A guide of the process of hiring a builder to remove an internal wall, including the costs of labour and materials.
If you plan on removing interior walls from your home, simply forcing a sledgehammer through them, isn’t going to do the trick. You might’ve seen this on TV, but it really doesn’t work that way. In addition to structural issues, you can damage other areas of the home, if you don’t know what you are doing, and how much force to apply, in tearing down walls.
Before you determine which walls will come down, an assessment should be done internally and externally. This will not only ensure it is safe for the foundation and the home’s structure but also guarantee proper balancing throughout. Before you go knocking down walls, these are a few things you should know as a homeowner.
Obviously removing interior walls entails tearing down walls on the interior of the home. But, it also requires an assessment. This is typically done to ensure stability, safety, coding, and obvious structural issues of the home. You might not know it, but if you tear down the wrong wall, you can cause issues to the home’s structure and stability.
A tradesman will remove frames, doors, cover up surrounding surfaces, and determine the safest and most powerful means of tearing down the wall. A sledgehammer might work, but in other homes, there are other tools, and power equipment, which can be used, in a similar manner.
Electrical work, piping, wiring, and other issues should be addressed prior to tearing down any walls as well. For these reasons, it is important you don’t simply go taking heavy hammers to walls you can’t stand anymore in your home. Avoid this DIY project, and at the very least, contact a professional tradesperson to assess your property for you.
The above-mentioned issues of plumbing, water lines, gas line, electric, and obviously electric structures, are issues you run into when you want to tear down walls. In some homes, you simply can’t tear down the wall you want to tear down, because of these things. In other homes, you can sometimes work around this, but rewiring and other upgrades are required, prior to tearing the wall down. So, make sure you know what goes into it before you start the project.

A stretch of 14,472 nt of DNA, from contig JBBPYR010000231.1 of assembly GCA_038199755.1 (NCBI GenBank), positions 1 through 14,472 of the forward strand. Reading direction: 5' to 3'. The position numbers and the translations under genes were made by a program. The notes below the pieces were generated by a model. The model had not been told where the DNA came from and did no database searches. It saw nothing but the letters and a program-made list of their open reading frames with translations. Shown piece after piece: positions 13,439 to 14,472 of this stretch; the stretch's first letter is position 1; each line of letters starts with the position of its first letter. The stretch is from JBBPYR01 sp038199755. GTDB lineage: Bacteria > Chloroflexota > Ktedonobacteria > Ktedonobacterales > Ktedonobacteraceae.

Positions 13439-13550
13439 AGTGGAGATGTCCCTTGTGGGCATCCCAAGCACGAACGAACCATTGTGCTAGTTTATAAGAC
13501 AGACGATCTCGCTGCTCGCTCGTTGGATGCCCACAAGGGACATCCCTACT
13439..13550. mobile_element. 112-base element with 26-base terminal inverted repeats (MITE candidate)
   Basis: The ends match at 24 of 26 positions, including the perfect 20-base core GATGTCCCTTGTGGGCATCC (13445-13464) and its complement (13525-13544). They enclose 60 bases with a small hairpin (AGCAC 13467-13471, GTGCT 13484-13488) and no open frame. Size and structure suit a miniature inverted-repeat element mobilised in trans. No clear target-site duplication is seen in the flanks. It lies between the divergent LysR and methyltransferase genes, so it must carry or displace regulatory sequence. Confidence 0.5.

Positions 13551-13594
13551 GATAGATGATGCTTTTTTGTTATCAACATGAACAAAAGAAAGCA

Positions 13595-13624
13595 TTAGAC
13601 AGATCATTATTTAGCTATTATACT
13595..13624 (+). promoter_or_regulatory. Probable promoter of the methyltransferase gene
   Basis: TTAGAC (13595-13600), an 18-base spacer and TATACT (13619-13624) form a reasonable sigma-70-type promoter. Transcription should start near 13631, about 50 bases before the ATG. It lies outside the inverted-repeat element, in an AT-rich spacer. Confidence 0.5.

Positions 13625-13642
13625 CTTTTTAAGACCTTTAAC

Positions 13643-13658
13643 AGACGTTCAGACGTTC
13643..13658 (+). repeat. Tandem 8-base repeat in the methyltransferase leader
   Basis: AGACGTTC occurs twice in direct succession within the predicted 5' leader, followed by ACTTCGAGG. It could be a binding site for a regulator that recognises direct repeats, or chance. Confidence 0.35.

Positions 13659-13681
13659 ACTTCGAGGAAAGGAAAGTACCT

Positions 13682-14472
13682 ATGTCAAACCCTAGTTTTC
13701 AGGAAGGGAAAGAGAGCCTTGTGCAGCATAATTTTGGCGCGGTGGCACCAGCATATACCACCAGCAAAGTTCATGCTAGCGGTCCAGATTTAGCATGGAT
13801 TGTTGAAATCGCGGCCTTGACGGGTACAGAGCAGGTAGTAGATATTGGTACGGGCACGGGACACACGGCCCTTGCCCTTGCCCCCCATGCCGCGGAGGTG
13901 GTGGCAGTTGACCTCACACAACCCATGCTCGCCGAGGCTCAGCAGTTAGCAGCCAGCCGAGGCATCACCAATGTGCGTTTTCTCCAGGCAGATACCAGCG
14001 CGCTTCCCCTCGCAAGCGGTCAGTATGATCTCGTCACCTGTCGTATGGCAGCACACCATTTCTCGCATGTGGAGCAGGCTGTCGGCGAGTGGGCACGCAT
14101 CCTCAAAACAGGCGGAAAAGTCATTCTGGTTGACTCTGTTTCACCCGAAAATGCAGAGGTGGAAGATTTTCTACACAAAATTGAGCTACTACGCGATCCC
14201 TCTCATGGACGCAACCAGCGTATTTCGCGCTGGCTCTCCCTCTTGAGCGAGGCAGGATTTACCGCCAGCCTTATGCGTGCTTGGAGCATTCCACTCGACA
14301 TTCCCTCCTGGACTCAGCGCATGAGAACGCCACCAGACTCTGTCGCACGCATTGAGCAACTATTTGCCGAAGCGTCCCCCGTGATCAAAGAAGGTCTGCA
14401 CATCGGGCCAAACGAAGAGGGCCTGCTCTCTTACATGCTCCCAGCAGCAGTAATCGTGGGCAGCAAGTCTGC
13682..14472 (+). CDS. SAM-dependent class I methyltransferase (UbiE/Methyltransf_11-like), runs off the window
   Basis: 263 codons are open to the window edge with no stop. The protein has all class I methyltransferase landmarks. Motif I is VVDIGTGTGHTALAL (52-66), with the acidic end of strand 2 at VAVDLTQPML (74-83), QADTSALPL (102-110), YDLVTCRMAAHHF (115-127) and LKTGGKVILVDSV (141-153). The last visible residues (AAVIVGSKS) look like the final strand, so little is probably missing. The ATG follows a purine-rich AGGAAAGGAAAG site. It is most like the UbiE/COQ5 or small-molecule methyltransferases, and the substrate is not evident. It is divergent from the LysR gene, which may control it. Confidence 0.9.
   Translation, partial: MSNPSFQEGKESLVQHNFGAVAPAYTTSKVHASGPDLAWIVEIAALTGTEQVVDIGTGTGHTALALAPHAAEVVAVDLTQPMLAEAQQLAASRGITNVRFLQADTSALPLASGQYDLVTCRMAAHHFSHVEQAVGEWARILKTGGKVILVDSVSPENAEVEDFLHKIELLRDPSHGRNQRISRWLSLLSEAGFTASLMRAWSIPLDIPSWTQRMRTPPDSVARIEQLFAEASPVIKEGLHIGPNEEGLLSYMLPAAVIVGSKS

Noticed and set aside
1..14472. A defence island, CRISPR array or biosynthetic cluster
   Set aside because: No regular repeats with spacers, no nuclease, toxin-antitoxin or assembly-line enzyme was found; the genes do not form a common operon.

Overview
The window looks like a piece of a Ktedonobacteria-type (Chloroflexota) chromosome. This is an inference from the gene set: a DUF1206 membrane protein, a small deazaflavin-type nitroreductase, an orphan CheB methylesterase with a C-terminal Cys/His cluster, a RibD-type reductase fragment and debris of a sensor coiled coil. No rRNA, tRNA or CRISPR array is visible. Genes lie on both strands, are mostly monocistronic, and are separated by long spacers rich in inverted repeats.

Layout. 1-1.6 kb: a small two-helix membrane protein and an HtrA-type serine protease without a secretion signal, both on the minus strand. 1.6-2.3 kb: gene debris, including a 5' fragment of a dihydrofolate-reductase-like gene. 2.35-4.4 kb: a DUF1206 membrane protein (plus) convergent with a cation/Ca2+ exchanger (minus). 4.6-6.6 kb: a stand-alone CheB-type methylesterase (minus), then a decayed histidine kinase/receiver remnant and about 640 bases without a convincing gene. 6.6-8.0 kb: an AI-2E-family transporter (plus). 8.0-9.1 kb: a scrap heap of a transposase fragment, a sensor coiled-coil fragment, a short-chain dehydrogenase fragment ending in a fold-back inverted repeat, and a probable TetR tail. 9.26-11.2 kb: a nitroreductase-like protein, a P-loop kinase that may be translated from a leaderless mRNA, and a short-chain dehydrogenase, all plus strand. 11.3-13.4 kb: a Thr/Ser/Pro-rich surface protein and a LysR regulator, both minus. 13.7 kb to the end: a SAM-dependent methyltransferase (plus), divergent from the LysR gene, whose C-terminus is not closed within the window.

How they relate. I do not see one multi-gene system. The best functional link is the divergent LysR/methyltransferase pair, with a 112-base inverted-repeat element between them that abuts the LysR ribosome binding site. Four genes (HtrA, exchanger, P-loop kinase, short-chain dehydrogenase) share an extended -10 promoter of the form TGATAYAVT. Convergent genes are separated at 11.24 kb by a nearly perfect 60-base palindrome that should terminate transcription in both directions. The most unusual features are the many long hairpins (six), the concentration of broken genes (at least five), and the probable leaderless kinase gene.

Foundation issues are another big one. Most people don’t consider the structure of the home. But, in some houses, a single wall in the middle of a room, might be the only thing holding up your entire home. If you go and tear it down, without knowing what you are doing, you can compromise the integrity of your home. For this reason, you are better served to call a professional to tear down the wall, rather than trying to do this work yourself.
If you do tear down any walls, you will want to do work on the floors, and surrounding surfaces. This includes clean up, patching work, adding cement or sealant around walls, and so forth. When you have the tradesman remove the wall, also inquire about the patching up, clean up, and any small remodeling jobs which will go on around the walls, which they are going to remove from the home for you.
Painting, installing wiring, moving sockets or outlets, and other small wiring or electric projects, can also be done during the destruction of walls in the home. Since you are going to be rebuilding, or simply wish to open up the space in the home, you might need to add, or otherwise perform small projects behind the walls which are still standing. If you do, the tradesperson you hired to tear down the walls, can also perform these projects for you.
If you plan on doing additional remodeling work, changing lighting, installing ceiling fans, or other small DIY projects, this is a great time to do those as well. Since the home will be dusty, you might as well do everything at once. It will eliminate the need to clean up twice, and also allow you to save on the cost of all work, by doing it at once, with one contractor.
Set aside a minimum of £500 for tearing down one wall; if it is a partial wall (with no wiring or issues behind it), this will cost a minimum of £250-400 to do. In terms of project duration, this shouldn’t take more than 1-2 days which includes the clean-up and disposal efforts. RSJ's can cost anywhere from £150 up to £2000 depending on the size and grade.
Of course, quotes will vary greatly, so before you do hire a contractor, it is important to compare a few quotes, so you find the best pricing.
Here is a list of commonly asked questions in regards to having an internal wall removed.
In theory, no - but, in practice, often yes. There are wiring concerns, electric, plumbing, and other issues which might be present, you aren’t aware of. If you don’t know what you are doing, this can lead to major headaches and unforeseen costs.
Yes, tearing down a wall requires plenty of detail and care in practice. A tradesperson or contractor will charge a minimum of £1500, to remove an entire wall.
No. A contractor will assess the home, to determine if it safe. Wiring, code/regulation, possible plumbing, or even issues with the structure or foundation, might limit what you can, and can’t tear down in the home.
Again, this isn’t a simple project. It is not a DIY project you are going to finish in a couple of hours. If you are a licensed tradesperson, possibly. Otherwise, you are better off hiring a contractor.
Open the space, remodel, add a new room, or convert a loft space. These are just a few answers to your question. Depending on the home, size, and intended uses or décor, there are many reasons an owner would choose to undertake this project.